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ERIC Number: EJ969949
Record Type: Journal
Publication Date: 2012-Jan
Pages: 5
Abstractor: ERIC
Reference Count: N/A
ISSN: ISSN-1537-5749
Seeking Savings in Special Ed
Schachter, Ron
District Administration, v48 n1 p35-36, 53-55 Jan 2012
An old saying goes, "When an irresistible force meets an immovable object, something has to give." That adage is taking on new urgency for school districts as they grapple with the burgeoning costs of their special education programs. The immovable object is the hard and fast rules of the federal Individuals with Disabilities Education Improvement Act. IDEA, last reauthorized in 2004, requires that qualifying students receive diagnostic testing, individual education plans (IEPs), and a potentially unlimited range of school-based special education services for as long as needed--from aides in the classroom to an array of physical, occupational, and speech and language therapies. The irresistible force takes the form of the ever-increasing numbers of special education students and the growing proportion of district budgets devoted to providing them with services. There's exponential growth in the diagnosis of autism, and some of the students on the autism spectrum require a costly level of intervention that doesn't seem to be attracting attention from the U.S. Department of Education or state legislatures. School district administrators are left to carry the burden. At the same time, schools are absorbing a generation of students who were born prematurely. Whereas only 1 in 10 would have survived just a few decades ago, the rate has surged--thanks to medical advances--to 9 out of 10 today. What's a district to do? One recent answer has been to outsource a growing number of special education services in what could be considered the final frontier of an accelerating cost-savings movement that has seen districts place transportation, cafeteria and janitorial services in the hands of outside providers. While the outsourcing of entire special education programs is a new feature of the cost-stressed landscape of public schools, districts have for years outsourced "low-incidence" special education services for students with particularly severe physical, emotional or cognitive disabilities. These disabilities can range from autism and traumatic brain injury to significant visual, auditory or orthopedic impairments. Sometimes those students attend special facilities outside of the district. At other times, their needs are met more economically by providing intensive occupational, speech and language, and physical therapy through local educational collaboratives that include--depending upon the state--educational service agencies, county offices of education, and boards of educational cooperative services.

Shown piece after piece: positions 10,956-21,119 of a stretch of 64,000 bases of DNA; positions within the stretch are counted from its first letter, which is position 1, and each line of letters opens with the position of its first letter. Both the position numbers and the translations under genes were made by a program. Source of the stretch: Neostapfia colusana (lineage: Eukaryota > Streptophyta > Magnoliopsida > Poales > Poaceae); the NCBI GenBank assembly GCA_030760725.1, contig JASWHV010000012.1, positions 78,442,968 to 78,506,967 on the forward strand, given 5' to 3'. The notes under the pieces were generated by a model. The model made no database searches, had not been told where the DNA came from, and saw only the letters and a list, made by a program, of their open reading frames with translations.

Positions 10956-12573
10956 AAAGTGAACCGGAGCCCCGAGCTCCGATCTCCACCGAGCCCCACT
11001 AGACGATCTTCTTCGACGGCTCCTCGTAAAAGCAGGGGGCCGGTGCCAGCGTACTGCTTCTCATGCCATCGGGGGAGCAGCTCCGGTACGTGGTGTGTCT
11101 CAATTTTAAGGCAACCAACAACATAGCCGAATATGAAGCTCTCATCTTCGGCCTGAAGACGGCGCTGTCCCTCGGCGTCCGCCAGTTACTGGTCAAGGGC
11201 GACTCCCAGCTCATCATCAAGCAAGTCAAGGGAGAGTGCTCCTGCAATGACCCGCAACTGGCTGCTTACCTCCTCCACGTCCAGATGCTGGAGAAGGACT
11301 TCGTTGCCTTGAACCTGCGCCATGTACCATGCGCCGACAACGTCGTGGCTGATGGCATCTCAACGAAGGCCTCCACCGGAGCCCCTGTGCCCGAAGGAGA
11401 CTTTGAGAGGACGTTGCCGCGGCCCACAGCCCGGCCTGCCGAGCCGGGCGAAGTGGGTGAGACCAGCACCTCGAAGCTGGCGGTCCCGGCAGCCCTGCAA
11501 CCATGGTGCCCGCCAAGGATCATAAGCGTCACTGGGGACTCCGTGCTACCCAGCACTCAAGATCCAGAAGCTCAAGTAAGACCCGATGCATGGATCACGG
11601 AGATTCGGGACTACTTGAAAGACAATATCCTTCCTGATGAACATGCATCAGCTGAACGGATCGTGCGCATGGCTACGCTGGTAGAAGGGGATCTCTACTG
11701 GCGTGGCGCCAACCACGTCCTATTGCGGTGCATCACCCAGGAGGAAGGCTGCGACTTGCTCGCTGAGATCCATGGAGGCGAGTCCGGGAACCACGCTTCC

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Publication Type: Journal Articles; Reports - Descriptive
Education Level: N/A
Audience: N/A
Language: English
Sponsor: N/A
Authoring Institution: N/A
Identifiers - Laws, Policies, & Programs: Individuals with Disabilities Education Act